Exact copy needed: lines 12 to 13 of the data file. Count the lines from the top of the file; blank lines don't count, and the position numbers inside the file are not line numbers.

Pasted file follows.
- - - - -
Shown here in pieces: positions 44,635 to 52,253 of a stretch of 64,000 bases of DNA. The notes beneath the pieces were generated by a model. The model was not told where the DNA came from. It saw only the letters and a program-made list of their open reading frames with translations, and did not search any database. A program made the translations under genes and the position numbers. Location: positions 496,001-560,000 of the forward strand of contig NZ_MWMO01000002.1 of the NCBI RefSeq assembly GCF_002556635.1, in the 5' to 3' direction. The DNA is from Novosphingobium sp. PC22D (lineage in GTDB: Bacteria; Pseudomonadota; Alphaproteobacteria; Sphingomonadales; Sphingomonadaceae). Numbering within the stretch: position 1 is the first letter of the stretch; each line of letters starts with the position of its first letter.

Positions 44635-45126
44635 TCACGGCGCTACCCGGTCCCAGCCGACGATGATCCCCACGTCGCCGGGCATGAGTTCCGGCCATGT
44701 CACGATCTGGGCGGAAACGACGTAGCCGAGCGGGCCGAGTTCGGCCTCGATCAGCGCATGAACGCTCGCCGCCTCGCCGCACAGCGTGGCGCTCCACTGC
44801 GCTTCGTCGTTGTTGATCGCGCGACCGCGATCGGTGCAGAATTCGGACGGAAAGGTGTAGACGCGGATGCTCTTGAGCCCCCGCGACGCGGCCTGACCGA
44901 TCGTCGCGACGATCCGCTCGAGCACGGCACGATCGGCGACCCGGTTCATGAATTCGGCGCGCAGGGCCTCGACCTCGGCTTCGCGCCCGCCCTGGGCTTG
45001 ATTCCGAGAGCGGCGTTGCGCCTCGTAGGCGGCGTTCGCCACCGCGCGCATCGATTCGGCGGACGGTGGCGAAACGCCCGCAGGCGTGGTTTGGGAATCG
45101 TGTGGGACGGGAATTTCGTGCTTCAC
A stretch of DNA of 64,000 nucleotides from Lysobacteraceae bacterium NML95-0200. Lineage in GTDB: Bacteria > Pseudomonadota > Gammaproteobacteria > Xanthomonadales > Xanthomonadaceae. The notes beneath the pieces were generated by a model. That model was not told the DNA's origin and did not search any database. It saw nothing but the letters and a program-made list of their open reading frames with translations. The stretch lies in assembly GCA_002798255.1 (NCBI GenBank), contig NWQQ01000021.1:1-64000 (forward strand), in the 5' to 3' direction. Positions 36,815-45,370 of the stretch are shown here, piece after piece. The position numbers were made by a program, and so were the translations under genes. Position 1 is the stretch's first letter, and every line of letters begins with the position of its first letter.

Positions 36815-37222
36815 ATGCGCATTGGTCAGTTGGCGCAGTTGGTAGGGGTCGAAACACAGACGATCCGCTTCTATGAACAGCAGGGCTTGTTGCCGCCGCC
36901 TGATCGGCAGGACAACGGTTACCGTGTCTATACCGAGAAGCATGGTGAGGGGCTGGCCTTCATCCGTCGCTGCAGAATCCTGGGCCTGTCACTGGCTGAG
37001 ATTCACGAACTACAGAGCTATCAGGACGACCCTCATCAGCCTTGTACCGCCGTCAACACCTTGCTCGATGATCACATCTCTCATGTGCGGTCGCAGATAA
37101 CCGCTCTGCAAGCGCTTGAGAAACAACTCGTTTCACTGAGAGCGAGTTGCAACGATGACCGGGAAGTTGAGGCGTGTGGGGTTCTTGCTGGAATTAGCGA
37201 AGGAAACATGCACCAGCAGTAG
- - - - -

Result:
36901 TGATCGGCAGGACAACGGTTACCGTGTCTATACCGAGAAGCATGGTGAGGGGCTGGCCTTCATCCGTCGCTGCAGAATCCTGGGCCTGTCACTGGCTGAG
37001 ATTCACGAACTACAGAGCTATCAGGACGACCCTCATCAGCCTTGTACCGCCGTCAACACCTTGCTCGATGATCACATCTCTCATGTGCGGTCGCAGATAA